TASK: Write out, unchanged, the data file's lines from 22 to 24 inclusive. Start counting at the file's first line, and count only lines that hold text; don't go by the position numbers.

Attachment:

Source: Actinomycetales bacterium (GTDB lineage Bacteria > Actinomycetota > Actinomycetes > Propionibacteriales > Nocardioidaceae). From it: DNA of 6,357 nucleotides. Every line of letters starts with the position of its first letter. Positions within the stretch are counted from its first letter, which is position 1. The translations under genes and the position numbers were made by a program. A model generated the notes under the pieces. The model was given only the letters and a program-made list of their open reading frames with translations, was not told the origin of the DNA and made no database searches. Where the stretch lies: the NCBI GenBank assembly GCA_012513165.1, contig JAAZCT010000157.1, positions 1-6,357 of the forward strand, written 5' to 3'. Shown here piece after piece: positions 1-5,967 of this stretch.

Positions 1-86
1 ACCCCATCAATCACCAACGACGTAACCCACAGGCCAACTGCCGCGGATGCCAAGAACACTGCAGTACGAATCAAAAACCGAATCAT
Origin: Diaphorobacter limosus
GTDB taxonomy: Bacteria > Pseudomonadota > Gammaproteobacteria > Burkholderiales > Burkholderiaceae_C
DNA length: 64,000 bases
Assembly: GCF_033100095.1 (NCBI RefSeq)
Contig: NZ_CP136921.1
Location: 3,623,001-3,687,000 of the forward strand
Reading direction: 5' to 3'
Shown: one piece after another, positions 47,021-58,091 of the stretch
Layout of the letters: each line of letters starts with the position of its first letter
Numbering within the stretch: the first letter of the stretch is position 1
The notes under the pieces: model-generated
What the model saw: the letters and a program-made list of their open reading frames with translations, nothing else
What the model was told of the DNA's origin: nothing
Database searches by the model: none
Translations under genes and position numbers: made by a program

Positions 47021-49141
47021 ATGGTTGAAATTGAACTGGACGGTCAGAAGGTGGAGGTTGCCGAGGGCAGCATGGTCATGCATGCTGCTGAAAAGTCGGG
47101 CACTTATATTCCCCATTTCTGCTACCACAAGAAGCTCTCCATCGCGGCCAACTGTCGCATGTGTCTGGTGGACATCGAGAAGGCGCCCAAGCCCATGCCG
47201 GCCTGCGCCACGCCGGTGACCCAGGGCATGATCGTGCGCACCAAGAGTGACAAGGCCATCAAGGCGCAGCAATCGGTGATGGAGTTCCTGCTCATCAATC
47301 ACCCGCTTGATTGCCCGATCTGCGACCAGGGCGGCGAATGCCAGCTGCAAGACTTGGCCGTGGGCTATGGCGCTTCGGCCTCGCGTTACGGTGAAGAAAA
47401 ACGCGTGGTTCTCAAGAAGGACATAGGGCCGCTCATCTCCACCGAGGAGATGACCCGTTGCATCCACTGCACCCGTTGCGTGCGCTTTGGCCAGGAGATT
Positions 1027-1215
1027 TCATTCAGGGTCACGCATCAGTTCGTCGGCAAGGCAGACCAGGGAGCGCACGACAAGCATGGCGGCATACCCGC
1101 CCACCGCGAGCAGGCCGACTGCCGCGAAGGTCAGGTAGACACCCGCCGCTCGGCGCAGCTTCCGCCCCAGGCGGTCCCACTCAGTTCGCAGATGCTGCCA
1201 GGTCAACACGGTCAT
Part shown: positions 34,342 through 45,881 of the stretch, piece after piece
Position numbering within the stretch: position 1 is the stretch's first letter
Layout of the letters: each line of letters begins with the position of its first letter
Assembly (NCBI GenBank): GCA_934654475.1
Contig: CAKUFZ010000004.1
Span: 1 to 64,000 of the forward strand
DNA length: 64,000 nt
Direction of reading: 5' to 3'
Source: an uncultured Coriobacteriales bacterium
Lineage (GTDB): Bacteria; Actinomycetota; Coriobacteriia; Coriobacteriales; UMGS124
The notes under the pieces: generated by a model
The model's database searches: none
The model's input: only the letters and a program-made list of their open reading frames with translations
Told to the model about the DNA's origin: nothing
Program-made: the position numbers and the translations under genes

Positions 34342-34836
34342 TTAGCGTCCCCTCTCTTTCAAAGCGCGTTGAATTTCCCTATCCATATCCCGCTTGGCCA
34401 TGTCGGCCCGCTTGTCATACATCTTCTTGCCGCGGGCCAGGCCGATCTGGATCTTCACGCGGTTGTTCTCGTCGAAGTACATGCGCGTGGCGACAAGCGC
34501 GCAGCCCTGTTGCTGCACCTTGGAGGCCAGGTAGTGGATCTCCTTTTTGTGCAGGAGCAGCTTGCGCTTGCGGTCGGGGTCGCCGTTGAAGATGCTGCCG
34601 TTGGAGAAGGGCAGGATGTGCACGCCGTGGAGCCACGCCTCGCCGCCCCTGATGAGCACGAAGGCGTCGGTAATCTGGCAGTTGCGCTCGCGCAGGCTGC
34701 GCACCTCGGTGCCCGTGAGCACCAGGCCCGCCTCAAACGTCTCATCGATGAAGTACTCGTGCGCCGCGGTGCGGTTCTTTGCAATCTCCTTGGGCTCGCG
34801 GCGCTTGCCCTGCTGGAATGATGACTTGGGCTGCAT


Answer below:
47201 GCCTGCGCCACGCCGGTGACCCAGGGCATGATCGTGCGCACCAAGAGTGACAAGGCCATCAAGGCGCAGCAATCGGTGATGGAGTTCCTGCTCATCAATC
47301 ACCCGCTTGATTGCCCGATCTGCGACCAGGGCGGCGAATGCCAGCTGCAAGACTTGGCCGTGGGCTATGGCGCTTCGGCCTCGCGTTACGGTGAAGAAAA
47401 ACGCGTGGTTCTCAAGAAGGACATAGGGCCGCTCATCTCCACCGAGGAGATGACCCGTTGCATCCACTGCACCCGTTGCGTGCGCTTTGGCCAGGAGATT